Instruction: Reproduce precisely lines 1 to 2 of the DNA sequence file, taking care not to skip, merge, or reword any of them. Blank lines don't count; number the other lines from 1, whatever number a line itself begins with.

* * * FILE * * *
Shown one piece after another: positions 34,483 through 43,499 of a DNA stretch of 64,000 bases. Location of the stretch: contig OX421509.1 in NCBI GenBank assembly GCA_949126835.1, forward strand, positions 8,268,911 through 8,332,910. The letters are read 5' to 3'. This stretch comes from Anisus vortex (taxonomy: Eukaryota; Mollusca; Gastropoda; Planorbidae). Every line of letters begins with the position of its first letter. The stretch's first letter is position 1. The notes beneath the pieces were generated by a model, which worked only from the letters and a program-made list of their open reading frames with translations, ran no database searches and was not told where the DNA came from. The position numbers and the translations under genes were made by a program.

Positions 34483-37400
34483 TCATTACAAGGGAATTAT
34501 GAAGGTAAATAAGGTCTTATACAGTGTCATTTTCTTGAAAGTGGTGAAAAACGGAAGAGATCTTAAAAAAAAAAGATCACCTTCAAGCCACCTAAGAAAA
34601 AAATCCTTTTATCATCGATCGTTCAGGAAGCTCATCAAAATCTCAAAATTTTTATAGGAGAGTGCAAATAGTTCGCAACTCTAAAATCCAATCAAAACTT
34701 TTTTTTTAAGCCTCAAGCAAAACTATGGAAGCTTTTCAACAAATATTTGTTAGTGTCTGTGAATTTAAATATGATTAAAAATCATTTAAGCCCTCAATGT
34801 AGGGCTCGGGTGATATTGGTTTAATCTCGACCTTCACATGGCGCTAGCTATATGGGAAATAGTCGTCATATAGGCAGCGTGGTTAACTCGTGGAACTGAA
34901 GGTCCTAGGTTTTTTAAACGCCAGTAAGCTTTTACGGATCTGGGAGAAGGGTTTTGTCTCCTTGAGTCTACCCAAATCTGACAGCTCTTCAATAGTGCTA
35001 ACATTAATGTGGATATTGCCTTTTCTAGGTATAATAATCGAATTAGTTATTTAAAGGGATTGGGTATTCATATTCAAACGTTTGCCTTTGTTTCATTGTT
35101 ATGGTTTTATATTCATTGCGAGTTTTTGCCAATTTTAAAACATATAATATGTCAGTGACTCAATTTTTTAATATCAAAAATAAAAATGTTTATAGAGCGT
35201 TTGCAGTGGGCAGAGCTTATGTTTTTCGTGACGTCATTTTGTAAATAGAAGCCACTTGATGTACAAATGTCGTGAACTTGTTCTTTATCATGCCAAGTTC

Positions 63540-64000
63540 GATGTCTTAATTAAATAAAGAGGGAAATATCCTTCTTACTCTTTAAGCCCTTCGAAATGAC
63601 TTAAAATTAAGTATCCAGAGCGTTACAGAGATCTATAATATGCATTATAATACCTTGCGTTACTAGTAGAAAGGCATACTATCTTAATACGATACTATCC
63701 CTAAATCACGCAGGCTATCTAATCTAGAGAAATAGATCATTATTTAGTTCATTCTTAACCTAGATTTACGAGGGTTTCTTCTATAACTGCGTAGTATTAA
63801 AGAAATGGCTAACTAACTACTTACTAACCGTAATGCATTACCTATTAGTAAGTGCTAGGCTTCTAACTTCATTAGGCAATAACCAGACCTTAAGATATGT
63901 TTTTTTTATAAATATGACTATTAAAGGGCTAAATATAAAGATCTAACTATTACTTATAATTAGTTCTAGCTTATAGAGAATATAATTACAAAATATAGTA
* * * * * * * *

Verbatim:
Shown one piece after another: positions 34,483 through 43,499 of a DNA stretch of 64,000 bases. Location of the stretch: contig OX421509.1 in NCBI GenBank assembly GCA_949126835.1, forward strand, positions 8,268,911 through 8,332,910. The letters are read 5' to 3'. This stretch comes from Anisus vortex (taxonomy: Eukaryota; Mollusca; Gastropoda; Planorbidae). Every line of letters begins with the position of its first letter. The stretch's first letter is position 1. The notes beneath the pieces were generated by a model, which worked only from the letters and a program-made list of their open reading frames with translations, ran no database searches and was not told where the DNA came from. The position numbers and the translations under genes were made by a program.

Positions 34483-37400